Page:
Guest Host: Sasha-Ann Simons

Administrative affairs in Baltimore have been slower due to a ransomware attack on the city.

Administrative affairs in Baltimore have been slower due to a ransomware attack on the city.

Hackers attacked about 20 municipalities around the country during this year alone.

Baltimore is one of the latest victims. Hackers demanded about $100,000 (to be paid in bitcoin). The mayor said the city won’t pay, which has ground some parts of administrative operations to a halt.

Emily Sullivan reported for NPR about what it’s like:

“Imagine if somebody would sneak into a government building at night, load up a bunch of boxes with all the paperwork for all the pending permits and all the pending house closings and all the pending business that the city was conducting, put it all in a truck and drive away — and demand some money in order to bring that truck back,” said Avi Rubin, a Johns Hopkins computer science professor and cybersecurity expert.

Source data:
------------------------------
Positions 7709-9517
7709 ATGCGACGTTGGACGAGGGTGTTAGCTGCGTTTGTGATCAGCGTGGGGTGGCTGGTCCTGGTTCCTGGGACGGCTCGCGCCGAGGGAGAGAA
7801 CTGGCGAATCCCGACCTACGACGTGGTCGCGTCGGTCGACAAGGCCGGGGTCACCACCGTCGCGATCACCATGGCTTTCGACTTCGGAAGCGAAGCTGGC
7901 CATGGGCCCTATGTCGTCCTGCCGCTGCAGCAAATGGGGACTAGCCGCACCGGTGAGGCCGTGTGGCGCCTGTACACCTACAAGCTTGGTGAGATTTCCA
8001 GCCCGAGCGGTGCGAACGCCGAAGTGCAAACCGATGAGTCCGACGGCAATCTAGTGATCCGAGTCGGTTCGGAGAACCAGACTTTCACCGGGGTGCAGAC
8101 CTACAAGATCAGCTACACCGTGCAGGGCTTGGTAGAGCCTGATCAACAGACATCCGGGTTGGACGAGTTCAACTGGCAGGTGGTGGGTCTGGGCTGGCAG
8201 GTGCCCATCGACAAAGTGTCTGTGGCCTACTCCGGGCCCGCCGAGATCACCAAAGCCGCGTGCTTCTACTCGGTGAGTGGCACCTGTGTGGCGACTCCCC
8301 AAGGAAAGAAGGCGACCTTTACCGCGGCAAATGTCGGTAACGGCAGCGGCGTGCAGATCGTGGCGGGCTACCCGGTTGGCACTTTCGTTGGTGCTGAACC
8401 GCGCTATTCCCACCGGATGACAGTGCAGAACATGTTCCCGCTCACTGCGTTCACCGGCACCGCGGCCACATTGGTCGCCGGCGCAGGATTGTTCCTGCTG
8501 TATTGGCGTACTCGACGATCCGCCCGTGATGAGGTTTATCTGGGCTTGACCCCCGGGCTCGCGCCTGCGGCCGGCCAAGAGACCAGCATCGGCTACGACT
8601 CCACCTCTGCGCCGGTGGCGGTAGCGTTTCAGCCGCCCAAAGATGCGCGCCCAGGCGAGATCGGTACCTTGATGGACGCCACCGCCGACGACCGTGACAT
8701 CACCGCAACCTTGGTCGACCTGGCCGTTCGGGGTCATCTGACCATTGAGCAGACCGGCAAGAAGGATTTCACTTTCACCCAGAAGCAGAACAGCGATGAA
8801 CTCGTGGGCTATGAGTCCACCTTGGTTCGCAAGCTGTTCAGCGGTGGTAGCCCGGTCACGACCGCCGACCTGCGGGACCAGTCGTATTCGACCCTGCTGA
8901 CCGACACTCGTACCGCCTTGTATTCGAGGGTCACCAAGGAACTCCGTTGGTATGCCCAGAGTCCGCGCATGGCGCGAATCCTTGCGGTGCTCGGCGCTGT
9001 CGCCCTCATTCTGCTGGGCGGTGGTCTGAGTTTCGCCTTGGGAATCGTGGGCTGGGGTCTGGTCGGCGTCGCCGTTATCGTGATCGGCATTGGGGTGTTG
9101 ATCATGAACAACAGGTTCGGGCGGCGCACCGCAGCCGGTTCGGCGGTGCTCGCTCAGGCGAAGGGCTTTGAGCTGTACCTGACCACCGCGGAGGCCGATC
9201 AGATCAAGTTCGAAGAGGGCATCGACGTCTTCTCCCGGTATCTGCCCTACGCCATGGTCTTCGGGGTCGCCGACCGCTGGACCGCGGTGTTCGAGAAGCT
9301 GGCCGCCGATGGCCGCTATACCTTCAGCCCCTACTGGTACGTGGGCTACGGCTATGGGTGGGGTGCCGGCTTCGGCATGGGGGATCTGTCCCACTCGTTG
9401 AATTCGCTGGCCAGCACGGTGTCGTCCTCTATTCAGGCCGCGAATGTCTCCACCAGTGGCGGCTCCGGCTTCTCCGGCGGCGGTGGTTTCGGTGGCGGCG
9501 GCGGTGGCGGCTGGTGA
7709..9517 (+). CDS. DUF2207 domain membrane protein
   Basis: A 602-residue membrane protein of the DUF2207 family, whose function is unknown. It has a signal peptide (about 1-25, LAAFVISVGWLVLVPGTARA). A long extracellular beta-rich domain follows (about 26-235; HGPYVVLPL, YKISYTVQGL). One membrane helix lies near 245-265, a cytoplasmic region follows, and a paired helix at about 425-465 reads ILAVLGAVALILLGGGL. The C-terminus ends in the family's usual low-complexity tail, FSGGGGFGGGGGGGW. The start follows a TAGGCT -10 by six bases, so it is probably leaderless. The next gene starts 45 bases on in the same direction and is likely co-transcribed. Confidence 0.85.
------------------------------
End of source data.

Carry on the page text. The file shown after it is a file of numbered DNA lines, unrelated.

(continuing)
These attacks can have significant consequences — The Atlanta Journal-Constitution reported that a similar hack from last year could cost taxpayers $17 million. The hackers only asked for about $51,000 in bitcoin but the city refused to pay the ransom. The larger figure would address security upgrades and purchase new hardware.

We talk to Sullivan about her reporting from Baltimore and what other cities around the country have done to deal with hackers.

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